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HR is too retro

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Looking in the rear view mirror isn’t the best way for HR to move forward. Speaking at the CIPD ‘HR Analytics’ conference, today, Robert Bolton, head of KPMG’s Global HR Transformation Centre of Excellence, called on the HR profession to help businesses drive growth by focusing on the problems of the future, rather than fretting on the mistakes of the past.

“Too many HR professionals are focused on images in the rear view mirror, intent on justifying their existence by reporting on past events. Learning from experience is, obviously, important, but with the range of quantitative and qualitative information available, HR teams will deliver better value to the Boardroom if they use historical trends to predict future needs. “Our own research shows that 1 in 3 c-suite executives intend to invest in HR analytics between now and 2015. Yet, if they are to get true value for money, HR teams need to become better at mining information and creating deeper business insights. Essentially, today’s analysts in HR are bogged down with basic workforce metrics; they lack understanding about how to make relevant links to business outcomes and need to become better at joining the HR dots.”

Addressing the audience of HR professionals, Robert outlined 5 groups of data HR teams should use to provide their business with relevant data: Cost: questions asked should revolve around what profit is generated per employee and what cost is accrued due to employee turnover; Capacity: analysis should revolve around the workforce stability, under or over utilisation of key staff and the layers of control that help or hinder business; Capability: data should be mined looking at the skills needed in the future to improve recruitment and retention; Compliance: HR teams should also be looking to ensure diversity policies are being adhered to and flexible working arrangements are brought in to help manage talent and business needs and Connections: questions should also be asked about internal networks so that employee engagement is top of the agenda.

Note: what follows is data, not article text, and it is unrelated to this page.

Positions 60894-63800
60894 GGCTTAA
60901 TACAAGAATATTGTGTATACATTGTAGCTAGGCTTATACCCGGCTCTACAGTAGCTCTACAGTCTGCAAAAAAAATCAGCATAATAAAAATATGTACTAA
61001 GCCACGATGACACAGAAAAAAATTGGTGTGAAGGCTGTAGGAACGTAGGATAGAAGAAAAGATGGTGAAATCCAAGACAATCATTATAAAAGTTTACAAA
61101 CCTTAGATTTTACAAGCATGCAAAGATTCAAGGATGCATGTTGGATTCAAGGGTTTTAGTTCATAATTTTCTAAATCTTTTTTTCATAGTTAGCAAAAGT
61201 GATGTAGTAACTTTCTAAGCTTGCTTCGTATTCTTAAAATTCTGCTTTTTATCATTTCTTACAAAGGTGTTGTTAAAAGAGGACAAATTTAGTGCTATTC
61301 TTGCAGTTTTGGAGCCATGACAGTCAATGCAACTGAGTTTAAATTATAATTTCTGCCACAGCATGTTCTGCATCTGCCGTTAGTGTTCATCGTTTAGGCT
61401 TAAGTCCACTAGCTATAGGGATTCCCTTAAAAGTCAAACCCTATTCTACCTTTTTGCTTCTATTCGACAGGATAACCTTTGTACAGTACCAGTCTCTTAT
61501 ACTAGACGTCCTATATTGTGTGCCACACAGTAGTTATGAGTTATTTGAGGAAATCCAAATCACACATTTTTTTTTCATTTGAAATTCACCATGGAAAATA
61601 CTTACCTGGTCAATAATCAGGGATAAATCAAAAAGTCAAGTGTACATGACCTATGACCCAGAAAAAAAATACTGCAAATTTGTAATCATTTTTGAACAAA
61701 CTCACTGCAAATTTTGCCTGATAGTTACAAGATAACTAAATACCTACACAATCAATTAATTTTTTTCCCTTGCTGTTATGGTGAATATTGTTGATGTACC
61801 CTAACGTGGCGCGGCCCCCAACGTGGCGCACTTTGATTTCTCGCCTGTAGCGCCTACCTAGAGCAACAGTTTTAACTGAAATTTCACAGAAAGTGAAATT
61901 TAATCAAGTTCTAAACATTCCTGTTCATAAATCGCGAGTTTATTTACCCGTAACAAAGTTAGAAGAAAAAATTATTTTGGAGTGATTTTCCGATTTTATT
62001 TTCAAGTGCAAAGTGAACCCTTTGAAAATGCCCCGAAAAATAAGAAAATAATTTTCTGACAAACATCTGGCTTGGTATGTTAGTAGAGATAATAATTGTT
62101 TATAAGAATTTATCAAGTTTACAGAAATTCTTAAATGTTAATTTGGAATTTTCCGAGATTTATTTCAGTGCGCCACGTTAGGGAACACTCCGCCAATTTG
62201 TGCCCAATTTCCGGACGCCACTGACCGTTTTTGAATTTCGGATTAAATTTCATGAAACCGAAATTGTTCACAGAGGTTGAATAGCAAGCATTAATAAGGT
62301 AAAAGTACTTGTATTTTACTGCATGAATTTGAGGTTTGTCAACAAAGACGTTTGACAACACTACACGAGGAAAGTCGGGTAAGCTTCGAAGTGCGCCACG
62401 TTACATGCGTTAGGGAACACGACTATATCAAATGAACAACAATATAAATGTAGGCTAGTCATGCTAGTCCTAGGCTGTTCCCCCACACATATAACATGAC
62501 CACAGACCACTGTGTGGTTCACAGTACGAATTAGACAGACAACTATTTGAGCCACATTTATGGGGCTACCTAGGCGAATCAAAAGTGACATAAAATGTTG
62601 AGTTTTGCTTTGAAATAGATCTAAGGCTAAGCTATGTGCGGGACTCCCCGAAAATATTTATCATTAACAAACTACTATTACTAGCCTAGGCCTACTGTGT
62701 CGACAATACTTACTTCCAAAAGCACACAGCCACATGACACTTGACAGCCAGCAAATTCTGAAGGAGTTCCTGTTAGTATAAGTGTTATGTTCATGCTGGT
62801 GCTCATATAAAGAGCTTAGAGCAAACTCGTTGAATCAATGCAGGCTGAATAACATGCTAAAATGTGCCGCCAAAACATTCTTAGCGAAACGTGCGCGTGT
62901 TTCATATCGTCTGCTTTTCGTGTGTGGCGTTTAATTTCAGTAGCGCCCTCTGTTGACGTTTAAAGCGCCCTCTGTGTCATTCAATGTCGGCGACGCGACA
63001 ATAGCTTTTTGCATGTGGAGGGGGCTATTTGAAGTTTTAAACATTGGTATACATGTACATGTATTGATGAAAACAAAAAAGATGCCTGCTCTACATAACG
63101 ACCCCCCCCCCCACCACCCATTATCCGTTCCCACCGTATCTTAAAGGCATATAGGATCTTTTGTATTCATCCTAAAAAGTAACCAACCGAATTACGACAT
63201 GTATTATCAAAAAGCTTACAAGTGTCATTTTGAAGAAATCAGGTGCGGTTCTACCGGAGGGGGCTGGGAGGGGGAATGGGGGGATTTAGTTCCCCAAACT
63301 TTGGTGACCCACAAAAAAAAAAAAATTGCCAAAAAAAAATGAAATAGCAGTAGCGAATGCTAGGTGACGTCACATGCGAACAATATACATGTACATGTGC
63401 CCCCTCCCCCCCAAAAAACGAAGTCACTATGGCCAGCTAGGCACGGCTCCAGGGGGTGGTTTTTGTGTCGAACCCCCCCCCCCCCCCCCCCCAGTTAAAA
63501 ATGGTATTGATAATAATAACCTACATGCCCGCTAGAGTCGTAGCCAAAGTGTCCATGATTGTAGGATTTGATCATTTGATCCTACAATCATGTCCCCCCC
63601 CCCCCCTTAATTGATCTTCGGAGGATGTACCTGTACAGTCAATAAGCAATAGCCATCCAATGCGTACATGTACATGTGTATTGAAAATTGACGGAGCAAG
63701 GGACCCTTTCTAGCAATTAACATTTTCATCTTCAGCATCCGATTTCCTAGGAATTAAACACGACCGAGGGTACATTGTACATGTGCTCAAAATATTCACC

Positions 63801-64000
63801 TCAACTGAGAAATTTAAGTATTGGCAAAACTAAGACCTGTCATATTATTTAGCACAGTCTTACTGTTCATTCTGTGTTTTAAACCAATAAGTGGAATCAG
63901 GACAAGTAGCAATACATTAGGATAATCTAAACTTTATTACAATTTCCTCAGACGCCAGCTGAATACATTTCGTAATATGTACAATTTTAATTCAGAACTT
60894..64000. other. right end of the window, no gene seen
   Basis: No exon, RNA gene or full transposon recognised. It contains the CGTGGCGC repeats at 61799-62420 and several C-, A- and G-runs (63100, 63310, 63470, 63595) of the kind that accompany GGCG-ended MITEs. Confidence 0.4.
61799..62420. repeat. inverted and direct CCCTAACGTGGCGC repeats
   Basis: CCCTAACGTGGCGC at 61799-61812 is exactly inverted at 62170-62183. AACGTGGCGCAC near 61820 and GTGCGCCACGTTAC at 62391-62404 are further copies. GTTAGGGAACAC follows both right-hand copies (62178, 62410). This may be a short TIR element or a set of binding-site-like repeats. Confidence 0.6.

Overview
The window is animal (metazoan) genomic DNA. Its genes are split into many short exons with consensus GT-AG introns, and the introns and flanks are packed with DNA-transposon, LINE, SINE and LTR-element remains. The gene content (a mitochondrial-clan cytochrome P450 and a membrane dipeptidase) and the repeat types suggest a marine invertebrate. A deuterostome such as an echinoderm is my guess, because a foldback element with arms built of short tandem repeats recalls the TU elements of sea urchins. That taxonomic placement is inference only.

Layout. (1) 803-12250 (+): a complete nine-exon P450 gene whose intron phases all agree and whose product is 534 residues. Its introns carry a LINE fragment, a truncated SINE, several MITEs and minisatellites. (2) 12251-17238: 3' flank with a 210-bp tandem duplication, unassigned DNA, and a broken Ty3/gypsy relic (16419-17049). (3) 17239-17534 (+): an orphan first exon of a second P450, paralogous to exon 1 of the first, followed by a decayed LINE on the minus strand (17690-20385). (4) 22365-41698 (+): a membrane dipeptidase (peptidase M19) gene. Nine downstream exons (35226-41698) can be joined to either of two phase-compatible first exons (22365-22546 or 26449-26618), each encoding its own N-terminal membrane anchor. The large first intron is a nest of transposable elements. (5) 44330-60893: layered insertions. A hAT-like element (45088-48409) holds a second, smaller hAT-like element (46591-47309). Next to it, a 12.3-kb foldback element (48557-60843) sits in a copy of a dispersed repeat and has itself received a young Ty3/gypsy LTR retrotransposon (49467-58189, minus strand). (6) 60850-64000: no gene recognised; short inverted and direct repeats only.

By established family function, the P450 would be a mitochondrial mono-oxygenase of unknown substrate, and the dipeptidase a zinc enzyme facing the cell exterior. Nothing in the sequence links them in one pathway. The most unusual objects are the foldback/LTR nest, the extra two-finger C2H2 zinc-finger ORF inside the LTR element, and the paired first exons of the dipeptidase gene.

Robert concludes: “We seem to be witnessing a vicious cycle – one which, if it is allowed to continue unbroken, will ensure that Boards will continue to hold HR in low regard. Part of the problem is that much of the available data is fragmented. But, in many cases, HR teams also lack the right skills for complex statistical analysis. If they don’t ask the right questions, how can they provide the right answers to help businesses move forward, develop, and grow?

“It’s a situation which cannot be allowed to continue. The time is now for HR functions to embrace the power of workforce analytics. With the right mind-set and skill set, HR can collect, integrate and interpret large amounts of data and provide predictive insights to business performance.


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